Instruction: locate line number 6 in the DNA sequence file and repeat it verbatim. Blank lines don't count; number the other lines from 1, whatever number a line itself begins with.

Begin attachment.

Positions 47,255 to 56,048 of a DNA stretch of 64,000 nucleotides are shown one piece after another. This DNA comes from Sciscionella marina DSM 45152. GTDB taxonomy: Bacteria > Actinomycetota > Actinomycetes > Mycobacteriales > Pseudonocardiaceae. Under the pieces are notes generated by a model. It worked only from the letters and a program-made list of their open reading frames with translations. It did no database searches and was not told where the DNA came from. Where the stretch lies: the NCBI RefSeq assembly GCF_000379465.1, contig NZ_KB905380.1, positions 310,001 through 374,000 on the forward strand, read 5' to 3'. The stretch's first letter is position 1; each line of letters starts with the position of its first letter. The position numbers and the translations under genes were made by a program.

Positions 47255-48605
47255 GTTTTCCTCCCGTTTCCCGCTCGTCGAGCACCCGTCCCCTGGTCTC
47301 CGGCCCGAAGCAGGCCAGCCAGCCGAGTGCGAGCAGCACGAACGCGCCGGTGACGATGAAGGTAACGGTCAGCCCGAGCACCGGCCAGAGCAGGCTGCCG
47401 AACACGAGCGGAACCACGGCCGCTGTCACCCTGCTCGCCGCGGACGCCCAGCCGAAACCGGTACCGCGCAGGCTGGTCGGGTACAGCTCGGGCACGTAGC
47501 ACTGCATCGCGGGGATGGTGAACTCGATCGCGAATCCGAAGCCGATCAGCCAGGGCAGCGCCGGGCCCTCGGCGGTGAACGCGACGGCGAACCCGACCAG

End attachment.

47501 ACTGCATCGCGGGGATGGTGAACTCGATCGCGAATCCGAAGCCGATCAGCCAGGGCAGCGCCGGGCCCTCGGCGGTGAACGCGACGGCGAACCCGACCAG